Variable lifetimes and loss mechanisms for NO3 and N2O5 during the DOMINO campaign: contrasts between marine, urban and continental air J. N. Crowley1, J. Thieser1, M. J. Tang1, G. Schuster1, H. Bozem1, Z. H. Beygi1, H. Fischer1, J.-M. Diesch2, F. Drewnick2, S. Borrmann2,3, W. Song1, N. Yassaa1,4, J. Williams1, D. Pöhler5, U. Platt5, and J. Lelieveld1 1Max-Planck-Institut für Chemie, Division of Atmospheric Chemistry, Mainz, Germany 2Max-Planck-Institut für Chemie, Particle Chemistry Department, Mainz, Germany 3Institute for Atmospheric Physics, University of Mainz, Germany 4Faculty of Chemistry, University of Sciences and Technology Houari Boumediene (USTHB), Algiers, Algeria 5Institut of Environmetal Physics, University of Heidelberg, Germany
Abstract. Nighttime mixing ratios of boundary layer N2O5 were determined
using cavity-ring-down spectroscopy during the DOMINO campaign in
Southern Spain (Diel Oxidant Mechanisms In relation to Nitrogen Oxides,
21 November 2008–8 December 2008). N2O5 mixing ratios ranged from below the
detection limit (~5 ppt) to ~500 ppt. A steady-state analysis
constrained by measured mixing ratios of N2O5, NO2 and
O3 was used to derive NO3 lifetimes and compare them to calculated
rates of loss via gas-phase and heterogeneous reactions of both NO3 and
N2O5. Three distinct types of air masses were encountered, which
were largely marine (Atlantic), continental or urban-industrial in origin.
NO3 lifetimes were longest in the Atlantic sector (up to ~30 min) but were very short (a few seconds) in polluted, air masses from the
local city and petroleum-related industrial complex of Huelva. Air from the
continental sector was an intermediate case. The high reactivity to NO3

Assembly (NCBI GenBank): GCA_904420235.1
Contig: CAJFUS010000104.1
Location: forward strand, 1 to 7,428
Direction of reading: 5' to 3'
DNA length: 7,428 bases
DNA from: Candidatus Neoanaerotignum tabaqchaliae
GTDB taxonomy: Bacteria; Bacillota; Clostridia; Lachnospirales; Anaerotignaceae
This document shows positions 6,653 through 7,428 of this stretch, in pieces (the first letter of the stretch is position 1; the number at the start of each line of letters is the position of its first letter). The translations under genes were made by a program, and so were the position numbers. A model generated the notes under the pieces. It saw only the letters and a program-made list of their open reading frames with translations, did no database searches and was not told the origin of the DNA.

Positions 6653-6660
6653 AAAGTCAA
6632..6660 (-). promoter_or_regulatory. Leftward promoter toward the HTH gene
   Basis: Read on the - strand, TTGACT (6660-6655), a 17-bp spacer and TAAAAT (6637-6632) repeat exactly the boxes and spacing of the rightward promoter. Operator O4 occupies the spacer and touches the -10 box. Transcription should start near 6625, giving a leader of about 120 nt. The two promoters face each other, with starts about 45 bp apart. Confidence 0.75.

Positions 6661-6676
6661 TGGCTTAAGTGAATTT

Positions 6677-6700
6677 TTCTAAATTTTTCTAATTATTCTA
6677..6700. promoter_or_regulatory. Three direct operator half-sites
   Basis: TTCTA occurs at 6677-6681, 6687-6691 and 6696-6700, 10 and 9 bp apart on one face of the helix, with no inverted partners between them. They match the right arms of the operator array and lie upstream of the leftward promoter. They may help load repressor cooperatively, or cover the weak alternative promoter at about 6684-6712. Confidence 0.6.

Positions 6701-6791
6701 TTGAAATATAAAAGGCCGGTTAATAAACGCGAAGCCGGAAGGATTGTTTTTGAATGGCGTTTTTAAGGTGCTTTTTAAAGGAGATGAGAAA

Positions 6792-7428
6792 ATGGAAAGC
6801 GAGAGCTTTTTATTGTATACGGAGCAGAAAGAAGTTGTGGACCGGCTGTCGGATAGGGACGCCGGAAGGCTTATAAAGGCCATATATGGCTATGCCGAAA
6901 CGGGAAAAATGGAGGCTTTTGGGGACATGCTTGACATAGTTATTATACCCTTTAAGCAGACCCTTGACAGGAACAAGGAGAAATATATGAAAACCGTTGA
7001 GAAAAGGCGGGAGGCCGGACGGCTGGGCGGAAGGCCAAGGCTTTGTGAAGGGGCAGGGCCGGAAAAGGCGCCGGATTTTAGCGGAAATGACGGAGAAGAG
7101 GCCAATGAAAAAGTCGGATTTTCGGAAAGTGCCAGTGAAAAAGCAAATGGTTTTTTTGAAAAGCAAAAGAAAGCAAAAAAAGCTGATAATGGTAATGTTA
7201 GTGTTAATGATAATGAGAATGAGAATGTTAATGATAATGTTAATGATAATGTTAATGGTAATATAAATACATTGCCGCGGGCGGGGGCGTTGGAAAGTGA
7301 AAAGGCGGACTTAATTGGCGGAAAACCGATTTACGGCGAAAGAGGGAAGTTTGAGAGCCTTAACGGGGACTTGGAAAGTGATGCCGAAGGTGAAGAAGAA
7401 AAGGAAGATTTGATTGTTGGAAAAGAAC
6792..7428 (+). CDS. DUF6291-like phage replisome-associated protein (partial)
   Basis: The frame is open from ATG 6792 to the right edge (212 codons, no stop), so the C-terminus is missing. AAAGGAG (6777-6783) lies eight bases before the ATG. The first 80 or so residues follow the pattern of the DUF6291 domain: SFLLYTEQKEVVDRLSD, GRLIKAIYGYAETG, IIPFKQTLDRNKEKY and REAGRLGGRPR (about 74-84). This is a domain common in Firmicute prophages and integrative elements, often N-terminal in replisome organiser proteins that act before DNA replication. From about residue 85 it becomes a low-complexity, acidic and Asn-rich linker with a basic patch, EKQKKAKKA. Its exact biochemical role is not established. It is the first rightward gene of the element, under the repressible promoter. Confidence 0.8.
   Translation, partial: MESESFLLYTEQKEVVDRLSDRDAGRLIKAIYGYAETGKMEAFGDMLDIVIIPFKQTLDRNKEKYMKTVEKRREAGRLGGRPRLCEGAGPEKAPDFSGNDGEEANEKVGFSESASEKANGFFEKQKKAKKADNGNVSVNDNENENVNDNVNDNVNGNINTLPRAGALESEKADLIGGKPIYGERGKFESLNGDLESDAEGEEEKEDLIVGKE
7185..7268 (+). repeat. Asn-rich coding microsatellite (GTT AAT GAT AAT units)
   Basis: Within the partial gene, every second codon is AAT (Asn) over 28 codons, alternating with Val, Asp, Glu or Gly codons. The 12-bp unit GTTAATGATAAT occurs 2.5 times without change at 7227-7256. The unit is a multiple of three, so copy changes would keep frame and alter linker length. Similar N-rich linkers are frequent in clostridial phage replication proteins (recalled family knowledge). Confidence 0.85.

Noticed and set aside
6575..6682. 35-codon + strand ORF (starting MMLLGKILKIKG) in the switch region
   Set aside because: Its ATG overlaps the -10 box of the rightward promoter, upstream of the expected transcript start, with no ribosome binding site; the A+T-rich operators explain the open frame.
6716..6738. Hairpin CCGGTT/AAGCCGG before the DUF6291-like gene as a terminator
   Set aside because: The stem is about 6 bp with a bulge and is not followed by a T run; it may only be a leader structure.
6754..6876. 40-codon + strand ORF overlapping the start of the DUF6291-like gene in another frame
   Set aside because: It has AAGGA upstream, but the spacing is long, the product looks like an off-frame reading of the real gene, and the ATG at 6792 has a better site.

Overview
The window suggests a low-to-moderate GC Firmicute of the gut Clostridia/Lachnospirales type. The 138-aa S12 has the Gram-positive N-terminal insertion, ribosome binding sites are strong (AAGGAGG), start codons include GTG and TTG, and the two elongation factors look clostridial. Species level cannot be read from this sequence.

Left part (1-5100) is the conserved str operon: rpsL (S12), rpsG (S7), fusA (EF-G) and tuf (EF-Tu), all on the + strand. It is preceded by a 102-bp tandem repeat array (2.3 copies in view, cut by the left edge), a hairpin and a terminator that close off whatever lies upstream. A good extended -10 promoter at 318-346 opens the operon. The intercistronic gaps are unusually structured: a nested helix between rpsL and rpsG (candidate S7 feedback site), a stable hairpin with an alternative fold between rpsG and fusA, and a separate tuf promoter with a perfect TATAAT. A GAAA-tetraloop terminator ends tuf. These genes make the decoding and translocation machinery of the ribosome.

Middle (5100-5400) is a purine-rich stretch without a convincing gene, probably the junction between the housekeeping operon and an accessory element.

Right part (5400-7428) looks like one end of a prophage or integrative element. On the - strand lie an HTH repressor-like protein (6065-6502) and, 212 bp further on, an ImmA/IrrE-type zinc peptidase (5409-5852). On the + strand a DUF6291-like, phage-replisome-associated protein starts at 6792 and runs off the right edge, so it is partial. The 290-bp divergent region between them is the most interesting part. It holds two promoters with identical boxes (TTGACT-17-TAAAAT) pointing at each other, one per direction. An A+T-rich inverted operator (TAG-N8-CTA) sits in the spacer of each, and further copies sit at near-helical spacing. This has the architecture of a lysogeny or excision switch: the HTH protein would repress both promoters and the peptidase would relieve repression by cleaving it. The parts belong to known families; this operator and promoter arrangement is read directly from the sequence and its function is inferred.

of the urban air mass was not accounted for by gas-phase and heterogeneous
reactions, rates of which were constrained by measurements of NO, volatile
organic species and aerosol surface area. In general, high NO2 mixing
ratios were associated with low NO3 lifetimes, though heterogeneous
processes (e.g. reaction of N2O5 on aerosol) were generally less
important than direct gas-phase losses of NO3. The presence of SO2
at levels above ~2 ppb in the urban air sector was always associated
with very low N2O5 mixing ratios indicating either very short
NO3 lifetimes in the presence of combustion-related emissions or an
important role for reduced sulphur species in urban, nighttime chemistry.
High production rates coupled with low lifetimes of NO3 imply an
important contribution of nighttime chemistry to removal of both NOx and VOC.
Citation: Crowley, J. N., Thieser, J., Tang, M. J., Schuster, G., Bozem, H., Beygi, Z. H., Fischer, H., Diesch, J.-M., Drewnick, F., Borrmann, S., Song, W., Yassaa, N., Williams, J., Pöhler, D., Platt, U., and Lelieveld, J.: Variable lifetimes and loss mechanisms for NO3 and N2O5 during the DOMINO campaign: contrasts between marine, urban and continental air, Atmos. Chem. Phys., 11, 10853-10870, doi:10.5194/acp-11-10853-2011, 2011.